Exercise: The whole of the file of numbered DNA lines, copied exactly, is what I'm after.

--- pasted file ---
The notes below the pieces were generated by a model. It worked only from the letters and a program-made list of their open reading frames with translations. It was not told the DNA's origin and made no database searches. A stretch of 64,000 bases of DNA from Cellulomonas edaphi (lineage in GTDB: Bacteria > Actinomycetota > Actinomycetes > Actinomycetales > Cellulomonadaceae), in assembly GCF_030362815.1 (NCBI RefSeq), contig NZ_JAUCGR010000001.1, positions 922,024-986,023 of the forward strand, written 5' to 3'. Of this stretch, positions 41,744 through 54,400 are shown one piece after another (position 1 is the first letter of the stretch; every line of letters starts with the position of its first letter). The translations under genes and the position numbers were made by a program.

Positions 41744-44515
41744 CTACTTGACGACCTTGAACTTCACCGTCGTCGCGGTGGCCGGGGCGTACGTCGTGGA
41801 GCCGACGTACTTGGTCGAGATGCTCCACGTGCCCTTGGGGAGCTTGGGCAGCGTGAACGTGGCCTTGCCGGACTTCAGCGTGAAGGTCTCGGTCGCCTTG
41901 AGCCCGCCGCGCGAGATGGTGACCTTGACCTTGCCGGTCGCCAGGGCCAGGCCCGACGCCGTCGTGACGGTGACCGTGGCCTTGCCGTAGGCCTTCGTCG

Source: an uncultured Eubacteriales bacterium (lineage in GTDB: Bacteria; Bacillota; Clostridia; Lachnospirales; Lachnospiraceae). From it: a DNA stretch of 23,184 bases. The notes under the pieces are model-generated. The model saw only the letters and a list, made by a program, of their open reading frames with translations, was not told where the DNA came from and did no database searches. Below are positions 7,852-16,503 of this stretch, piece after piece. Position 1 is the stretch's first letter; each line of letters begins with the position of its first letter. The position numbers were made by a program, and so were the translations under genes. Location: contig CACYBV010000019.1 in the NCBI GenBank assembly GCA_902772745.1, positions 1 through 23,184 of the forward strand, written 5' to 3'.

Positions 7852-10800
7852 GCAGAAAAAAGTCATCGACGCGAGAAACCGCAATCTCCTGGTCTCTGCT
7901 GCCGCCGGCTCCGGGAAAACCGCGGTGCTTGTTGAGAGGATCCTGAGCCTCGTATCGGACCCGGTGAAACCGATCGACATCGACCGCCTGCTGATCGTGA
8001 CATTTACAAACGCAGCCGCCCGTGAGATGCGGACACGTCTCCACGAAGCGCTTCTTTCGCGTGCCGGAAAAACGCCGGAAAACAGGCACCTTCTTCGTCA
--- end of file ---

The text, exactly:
The notes below the pieces were generated by a model. It worked only from the letters and a program-made list of their open reading frames with translations. It was not told the DNA's origin and made no database searches. A stretch of 64,000 bases of DNA from Cellulomonas edaphi (lineage in GTDB: Bacteria > Actinomycetota > Actinomycetes > Actinomycetales > Cellulomonadaceae), in assembly GCF_030362815.1 (NCBI RefSeq), contig NZ_JAUCGR010000001.1, positions 922,024-986,023 of the forward strand, written 5' to 3'. Of this stretch, positions 41,744 through 54,400 are shown one piece after another (position 1 is the first letter of the stretch; every line of letters starts with the position of its first letter). The translations under genes and the position numbers were made by a program.

Positions 41744-44515
41744 CTACTTGACGACCTTGAACTTCACCGTCGTCGCGGTGGCCGGGGCGTACGTCGTGGA
41801 GCCGACGTACTTGGTCGAGATGCTCCACGTGCCCTTGGGGAGCTTGGGCAGCGTGAACGTGGCCTTGCCGGACTTCAGCGTGAAGGTCTCGGTCGCCTTG
41901 AGCCCGCCGCGCGAGATGGTGACCTTGACCTTGCCGGTCGCCAGGGCCAGGCCCGACGCCGTCGTGACGGTGACCGTGGCCTTGCCGTAGGCCTTCGTCG

Source: an uncultured Eubacteriales bacterium (lineage in GTDB: Bacteria; Bacillota; Clostridia; Lachnospirales; Lachnospiraceae). From it: a DNA stretch of 23,184 bases. The notes under the pieces are model-generated. The model saw only the letters and a list, made by a program, of their open reading frames with translations, was not told where the DNA came from and did no database searches. Below are positions 7,852-16,503 of this stretch, piece after piece. Position 1 is the stretch's first letter; each line of letters begins with the position of its first letter. The position numbers were made by a program, and so were the translations under genes. Location: contig CACYBV010000019.1 in the NCBI GenBank assembly GCA_902772745.1, positions 1 through 23,184 of the forward strand, written 5' to 3'.

Positions 7852-10800
7852 GCAGAAAAAAGTCATCGACGCGAGAAACCGCAATCTCCTGGTCTCTGCT
7901 GCCGCCGGCTCCGGGAAAACCGCGGTGCTTGTTGAGAGGATCCTGAGCCTCGTATCGGACCCGGTGAAACCGATCGACATCGACCGCCTGCTGATCGTGA
8001 CATTTACAAACGCAGCCGCCCGTGAGATGCGGACACGTCTCCACGAAGCGCTTCTTTCGCGTGCCGGAAAAACGCCGGAAAACAGGCACCTTCTTCGTCA